Mile... Mile and a Half Post
"How much farther?"
"Oh, a mile... mile and half."
If you've ever, ever, ever done any long backpacking trips, you understand that question and response!
At any point on the trail, saying the destination is 8 miles or 5 hours away can be just devastating to morale. A mile... mile and a half isn't so far and we probably don't really know exactly how far it is.
It doesn't really matter anyway. We're out here to get away from deadlines, timelines, calculations, and machinations. So, the title of this entertaining 87 minute film, "Mile... Mile and a Half" perfectly sets the tone for the visually inspiring trek along one of the nation's most beautiful trails - the John Muir Trail.
I've had people mention I should wear a Go camera on my hat while hiking so I could post videos of my hikes on YouTube. My response is "How BORING would that be?" Mile after endless mile of trail with some cool views and quick glimpses of wild animals. To create an interesting movie that documents the challenges, rewards, camaraderie, scenery, and LIFE of a trail requires someone more artistic and imaginative than me.
Fortunately, the team at Passion River Films took on the task. Their film does an excellent job at capturing the feelings of life on a long trail and throws in some spectacular views for armchair hikers.
Creating a film like this requires a lot of equipment. Heavy equipment! When you watch this film, you'll be surprised at the weight these people lugged over the mountains! That's one reason why, by far, my favorite character was Durand Trench, the sound guy. The amount of hi-tech stuff he muled across the Sierras is impressive. Best scene, besides all the times he jumped into frigid lakes, was his attempt to capture frogs singing.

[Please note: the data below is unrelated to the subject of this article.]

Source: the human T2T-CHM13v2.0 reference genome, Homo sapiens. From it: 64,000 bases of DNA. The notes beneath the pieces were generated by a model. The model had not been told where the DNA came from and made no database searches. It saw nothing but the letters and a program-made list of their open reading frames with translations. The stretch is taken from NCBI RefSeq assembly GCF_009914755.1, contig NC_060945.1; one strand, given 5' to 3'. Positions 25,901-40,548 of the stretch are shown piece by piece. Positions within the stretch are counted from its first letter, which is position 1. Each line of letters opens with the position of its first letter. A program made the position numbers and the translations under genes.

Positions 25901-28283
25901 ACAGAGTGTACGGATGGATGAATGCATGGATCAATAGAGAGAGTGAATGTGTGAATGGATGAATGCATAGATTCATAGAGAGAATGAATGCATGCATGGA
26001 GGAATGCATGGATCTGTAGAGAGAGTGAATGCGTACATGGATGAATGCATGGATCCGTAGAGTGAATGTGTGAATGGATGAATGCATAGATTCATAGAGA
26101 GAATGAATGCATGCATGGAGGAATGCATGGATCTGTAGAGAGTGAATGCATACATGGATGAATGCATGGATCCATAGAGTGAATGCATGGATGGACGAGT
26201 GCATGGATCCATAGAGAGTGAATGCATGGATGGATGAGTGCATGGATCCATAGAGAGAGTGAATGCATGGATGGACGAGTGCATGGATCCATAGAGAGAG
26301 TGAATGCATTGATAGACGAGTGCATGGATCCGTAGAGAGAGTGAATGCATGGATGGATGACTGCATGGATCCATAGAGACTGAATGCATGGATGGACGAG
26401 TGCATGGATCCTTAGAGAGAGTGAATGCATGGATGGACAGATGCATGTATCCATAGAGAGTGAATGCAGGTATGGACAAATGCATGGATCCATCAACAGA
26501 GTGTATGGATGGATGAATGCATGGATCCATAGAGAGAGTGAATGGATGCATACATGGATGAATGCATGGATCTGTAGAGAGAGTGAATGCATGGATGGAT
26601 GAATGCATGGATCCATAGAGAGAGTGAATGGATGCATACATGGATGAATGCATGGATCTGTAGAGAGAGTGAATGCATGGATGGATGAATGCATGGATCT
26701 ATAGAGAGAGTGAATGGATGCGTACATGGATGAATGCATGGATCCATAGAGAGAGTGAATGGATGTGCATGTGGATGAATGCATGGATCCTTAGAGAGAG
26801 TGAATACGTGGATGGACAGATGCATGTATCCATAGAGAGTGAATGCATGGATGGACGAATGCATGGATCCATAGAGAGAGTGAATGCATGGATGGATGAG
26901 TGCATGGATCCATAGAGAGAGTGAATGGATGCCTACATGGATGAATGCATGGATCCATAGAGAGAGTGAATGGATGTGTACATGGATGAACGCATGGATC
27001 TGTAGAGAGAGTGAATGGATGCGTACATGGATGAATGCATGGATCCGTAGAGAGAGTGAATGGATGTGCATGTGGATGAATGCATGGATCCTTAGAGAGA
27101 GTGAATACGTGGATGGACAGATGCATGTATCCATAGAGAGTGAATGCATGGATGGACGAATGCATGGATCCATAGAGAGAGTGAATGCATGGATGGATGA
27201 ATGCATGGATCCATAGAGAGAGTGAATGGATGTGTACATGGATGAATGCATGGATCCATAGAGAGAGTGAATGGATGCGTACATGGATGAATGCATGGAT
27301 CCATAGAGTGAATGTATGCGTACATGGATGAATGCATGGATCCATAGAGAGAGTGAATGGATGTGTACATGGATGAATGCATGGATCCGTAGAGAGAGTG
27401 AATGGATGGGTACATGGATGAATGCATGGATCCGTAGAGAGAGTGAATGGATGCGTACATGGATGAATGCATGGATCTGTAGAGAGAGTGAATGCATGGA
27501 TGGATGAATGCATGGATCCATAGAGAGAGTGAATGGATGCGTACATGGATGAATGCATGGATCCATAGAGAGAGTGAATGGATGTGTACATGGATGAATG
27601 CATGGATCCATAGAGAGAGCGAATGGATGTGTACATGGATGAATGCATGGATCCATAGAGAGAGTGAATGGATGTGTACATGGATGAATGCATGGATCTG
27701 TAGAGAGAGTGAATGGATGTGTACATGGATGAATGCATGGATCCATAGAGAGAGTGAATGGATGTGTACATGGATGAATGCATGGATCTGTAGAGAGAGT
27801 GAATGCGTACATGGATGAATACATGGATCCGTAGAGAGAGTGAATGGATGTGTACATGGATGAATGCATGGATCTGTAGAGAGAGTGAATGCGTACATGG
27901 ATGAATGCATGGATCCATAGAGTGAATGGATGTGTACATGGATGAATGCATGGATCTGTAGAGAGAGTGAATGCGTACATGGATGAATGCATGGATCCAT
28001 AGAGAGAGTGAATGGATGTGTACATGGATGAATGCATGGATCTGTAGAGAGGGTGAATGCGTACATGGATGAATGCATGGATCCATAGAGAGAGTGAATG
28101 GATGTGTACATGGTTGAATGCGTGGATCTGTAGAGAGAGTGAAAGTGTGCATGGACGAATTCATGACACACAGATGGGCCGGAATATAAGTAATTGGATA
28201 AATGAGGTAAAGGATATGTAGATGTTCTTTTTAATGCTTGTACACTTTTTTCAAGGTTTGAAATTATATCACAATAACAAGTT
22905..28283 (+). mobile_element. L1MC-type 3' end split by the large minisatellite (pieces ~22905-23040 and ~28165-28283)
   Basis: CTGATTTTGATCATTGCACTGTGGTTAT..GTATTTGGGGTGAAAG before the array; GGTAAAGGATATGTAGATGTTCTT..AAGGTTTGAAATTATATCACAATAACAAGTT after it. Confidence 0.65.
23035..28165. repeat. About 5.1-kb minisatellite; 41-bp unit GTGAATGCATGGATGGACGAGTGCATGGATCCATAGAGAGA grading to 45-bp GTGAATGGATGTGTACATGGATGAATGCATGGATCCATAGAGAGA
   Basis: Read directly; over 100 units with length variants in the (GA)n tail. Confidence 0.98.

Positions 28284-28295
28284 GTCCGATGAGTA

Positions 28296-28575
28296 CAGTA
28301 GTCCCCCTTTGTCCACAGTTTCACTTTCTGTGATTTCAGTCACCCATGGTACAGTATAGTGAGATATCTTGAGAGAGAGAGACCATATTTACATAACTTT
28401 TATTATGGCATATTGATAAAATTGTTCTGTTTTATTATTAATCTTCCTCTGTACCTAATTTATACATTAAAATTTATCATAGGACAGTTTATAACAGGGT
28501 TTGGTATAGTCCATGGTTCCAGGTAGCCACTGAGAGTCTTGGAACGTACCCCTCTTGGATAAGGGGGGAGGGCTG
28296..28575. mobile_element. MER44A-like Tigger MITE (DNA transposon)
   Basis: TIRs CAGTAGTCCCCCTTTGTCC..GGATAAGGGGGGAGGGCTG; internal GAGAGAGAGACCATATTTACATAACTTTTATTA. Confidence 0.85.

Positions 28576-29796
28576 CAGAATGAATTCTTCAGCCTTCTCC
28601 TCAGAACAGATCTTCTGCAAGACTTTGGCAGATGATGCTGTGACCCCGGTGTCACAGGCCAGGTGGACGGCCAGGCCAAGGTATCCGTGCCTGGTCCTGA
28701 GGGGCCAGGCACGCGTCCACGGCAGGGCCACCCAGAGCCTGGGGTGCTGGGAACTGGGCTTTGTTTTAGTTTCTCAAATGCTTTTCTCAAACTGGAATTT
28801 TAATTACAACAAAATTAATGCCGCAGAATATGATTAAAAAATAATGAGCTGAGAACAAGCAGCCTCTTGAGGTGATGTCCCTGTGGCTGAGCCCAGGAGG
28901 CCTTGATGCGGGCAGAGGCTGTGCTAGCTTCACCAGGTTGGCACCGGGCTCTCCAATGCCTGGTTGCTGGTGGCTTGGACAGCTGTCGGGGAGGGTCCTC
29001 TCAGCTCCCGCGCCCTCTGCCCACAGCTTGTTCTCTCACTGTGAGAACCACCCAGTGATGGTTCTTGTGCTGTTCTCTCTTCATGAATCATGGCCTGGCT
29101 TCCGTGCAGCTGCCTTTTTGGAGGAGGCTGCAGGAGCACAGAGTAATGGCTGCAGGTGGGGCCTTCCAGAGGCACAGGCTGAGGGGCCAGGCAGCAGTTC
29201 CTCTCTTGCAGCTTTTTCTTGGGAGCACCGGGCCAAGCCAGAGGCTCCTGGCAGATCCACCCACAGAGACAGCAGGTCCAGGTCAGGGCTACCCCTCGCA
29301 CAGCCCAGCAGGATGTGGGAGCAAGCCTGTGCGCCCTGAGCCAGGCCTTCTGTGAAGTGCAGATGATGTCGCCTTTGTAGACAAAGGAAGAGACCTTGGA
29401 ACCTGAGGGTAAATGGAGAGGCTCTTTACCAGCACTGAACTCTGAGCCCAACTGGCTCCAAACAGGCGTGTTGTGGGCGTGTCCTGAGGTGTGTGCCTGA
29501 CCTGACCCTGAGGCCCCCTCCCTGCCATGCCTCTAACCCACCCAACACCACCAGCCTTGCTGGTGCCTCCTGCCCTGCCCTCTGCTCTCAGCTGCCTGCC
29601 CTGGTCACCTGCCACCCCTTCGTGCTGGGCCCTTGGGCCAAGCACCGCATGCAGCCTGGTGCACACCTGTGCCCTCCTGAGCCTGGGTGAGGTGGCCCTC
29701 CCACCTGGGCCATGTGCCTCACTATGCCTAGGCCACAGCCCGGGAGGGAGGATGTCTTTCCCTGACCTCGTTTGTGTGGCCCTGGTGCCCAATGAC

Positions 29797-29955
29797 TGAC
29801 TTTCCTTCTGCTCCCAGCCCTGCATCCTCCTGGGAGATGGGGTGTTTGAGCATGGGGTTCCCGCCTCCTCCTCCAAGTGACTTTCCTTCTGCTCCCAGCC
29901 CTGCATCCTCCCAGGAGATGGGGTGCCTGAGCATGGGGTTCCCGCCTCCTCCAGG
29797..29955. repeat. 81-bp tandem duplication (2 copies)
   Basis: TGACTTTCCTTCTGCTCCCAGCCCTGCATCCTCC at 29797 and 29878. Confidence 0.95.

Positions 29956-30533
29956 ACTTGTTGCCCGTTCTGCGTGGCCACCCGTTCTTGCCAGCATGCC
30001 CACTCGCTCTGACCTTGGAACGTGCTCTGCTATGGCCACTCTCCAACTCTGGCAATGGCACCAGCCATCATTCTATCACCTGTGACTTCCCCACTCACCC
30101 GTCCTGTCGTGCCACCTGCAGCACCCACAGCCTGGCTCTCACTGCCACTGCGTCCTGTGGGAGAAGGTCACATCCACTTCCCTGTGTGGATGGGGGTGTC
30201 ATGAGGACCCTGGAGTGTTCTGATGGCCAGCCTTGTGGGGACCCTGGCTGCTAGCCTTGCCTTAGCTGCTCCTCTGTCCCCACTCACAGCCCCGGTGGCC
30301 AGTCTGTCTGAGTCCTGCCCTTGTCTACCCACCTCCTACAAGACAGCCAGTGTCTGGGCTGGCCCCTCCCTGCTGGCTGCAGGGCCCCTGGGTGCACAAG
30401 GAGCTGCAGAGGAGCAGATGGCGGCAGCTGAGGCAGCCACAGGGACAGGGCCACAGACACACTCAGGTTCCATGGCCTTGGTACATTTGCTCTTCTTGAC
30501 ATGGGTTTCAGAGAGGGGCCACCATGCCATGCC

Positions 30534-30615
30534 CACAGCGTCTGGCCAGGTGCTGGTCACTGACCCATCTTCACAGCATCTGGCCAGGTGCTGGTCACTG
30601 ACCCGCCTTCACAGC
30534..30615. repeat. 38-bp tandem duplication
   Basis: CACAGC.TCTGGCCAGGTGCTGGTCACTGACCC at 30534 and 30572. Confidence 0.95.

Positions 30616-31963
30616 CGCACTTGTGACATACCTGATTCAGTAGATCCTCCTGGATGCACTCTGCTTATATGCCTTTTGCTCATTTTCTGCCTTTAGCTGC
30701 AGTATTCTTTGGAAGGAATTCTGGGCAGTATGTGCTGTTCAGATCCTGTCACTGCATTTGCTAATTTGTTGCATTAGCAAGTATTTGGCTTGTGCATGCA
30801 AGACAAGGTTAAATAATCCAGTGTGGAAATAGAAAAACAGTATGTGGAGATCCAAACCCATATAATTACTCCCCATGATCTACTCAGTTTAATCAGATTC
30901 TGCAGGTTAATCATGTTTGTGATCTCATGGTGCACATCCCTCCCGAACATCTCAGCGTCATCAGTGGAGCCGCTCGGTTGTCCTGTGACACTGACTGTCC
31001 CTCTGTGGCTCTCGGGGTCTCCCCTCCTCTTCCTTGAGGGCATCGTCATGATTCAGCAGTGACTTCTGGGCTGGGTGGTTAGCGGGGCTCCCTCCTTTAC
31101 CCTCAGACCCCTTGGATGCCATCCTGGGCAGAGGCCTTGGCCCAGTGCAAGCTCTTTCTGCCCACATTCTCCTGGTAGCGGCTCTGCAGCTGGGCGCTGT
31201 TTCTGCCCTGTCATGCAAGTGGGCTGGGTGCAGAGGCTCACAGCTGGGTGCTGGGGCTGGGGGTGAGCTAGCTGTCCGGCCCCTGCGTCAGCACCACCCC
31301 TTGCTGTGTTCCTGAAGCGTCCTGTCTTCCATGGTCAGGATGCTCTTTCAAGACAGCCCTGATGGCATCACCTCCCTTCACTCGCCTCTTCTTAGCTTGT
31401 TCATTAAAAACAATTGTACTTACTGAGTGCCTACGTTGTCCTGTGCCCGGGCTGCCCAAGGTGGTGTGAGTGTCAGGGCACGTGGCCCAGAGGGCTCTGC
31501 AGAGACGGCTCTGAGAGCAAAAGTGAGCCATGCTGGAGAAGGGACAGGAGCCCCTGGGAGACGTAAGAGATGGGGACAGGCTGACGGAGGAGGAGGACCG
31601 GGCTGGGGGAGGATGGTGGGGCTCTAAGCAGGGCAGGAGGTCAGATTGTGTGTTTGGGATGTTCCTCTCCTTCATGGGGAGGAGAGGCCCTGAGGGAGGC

I think Durand would be a way fun guy to hike with!
I certainly don't want to tell their entire story, but the general plot is: a group hikes the rigorous John Muir Trail to the highest point in the lower 48, in a year with extremely deep snowpack, meeting fellow backpackers along the way.
It's a simple plot that allows this bunch of artists to draft hiking into art - pretty cool. I enjoyed the quick 87 minutes, and I think you will too.
Wanting to get another perspective, since I've not hiked the JMT (yet), I let my Scouting friend that has hiked the trail a couple times watch it. He actually hiked part of the JMT less than 2 weeks before this film crew and wound up bailing out due to deep snow. Luckily, two weeks of July sun melted a lot away.
Anyway, here's what he said:
"Beautifully crafted by a talented group. I enjoyed it a lot because there were numerous spots in the film I had camped, stopped at or had taken photographs. They did a really nice job of catching the scenic qualities of the trail and the diverse types who inhabit the Sierras."
I, personally, would have liked a bit more information about the trail, the folks that built it, the history, the environment, and such. A minor wish.
There was one other bit at the end of the film that I appreciated - a quick acknowledgement that the group failed to adhere to Leave No Trace principles at all times. I admit I kept my eyes open for blatant "bad hiker" behavior in the film, but saw no major problems. By adding that blip, the film might turn some viewer onto LNT and ethical choices in the backcountry.
Buy the film, or get more information, at The Muir Project.
Posted: 15:02 01-23-2014 1074
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